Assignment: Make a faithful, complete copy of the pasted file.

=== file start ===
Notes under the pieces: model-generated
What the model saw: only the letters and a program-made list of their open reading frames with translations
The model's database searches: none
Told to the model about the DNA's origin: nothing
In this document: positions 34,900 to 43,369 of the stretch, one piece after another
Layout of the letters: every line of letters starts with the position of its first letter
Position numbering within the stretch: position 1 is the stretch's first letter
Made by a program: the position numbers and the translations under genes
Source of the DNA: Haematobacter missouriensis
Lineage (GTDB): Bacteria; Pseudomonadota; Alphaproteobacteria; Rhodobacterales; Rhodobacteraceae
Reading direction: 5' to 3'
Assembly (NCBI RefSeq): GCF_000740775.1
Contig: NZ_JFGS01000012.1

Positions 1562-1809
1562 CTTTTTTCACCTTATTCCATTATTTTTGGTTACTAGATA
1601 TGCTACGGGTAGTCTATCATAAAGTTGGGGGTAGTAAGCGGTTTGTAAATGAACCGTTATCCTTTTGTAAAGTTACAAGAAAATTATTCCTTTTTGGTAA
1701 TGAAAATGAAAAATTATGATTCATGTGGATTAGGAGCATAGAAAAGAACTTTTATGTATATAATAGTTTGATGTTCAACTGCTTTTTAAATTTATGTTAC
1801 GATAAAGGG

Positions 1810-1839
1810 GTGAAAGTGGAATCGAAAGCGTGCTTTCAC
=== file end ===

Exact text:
Notes under the pieces: model-generated
What the model saw: only the letters and a program-made list of their open reading frames with translations
The model's database searches: none
Told to the model about the DNA's origin: nothing
In this document: positions 34,900 to 43,369 of the stretch, one piece after another
Layout of the letters: every line of letters starts with the position of its first letter
Position numbering within the stretch: position 1 is the stretch's first letter
Made by a program: the position numbers and the translations under genes
Source of the DNA: Haematobacter missouriensis
Lineage (GTDB): Bacteria; Pseudomonadota; Alphaproteobacteria; Rhodobacterales; Rhodobacteraceae
Reading direction: 5' to 3'
Assembly (NCBI RefSeq): GCF_000740775.1
Contig: NZ_JFGS01000012.1

Positions 1562-1809
1562 CTTTTTTCACCTTATTCCATTATTTTTGGTTACTAGATA
1601 TGCTACGGGTAGTCTATCATAAAGTTGGGGGTAGTAAGCGGTTTGTAAATGAACCGTTATCCTTTTGTAAAGTTACAAGAAAATTATTCCTTTTTGGTAA
1701 TGAAAATGAAAAATTATGATTCATGTGGATTAGGAGCATAGAAAAGAACTTTTATGTATATAATAGTTTGATGTTCAACTGCTTTTTAAATTTATGTTAC
1801 GATAAAGGG

Positions 1810-1839
1810 GTGAAAGTGGAATCGAAAGCGTGCTTTCAC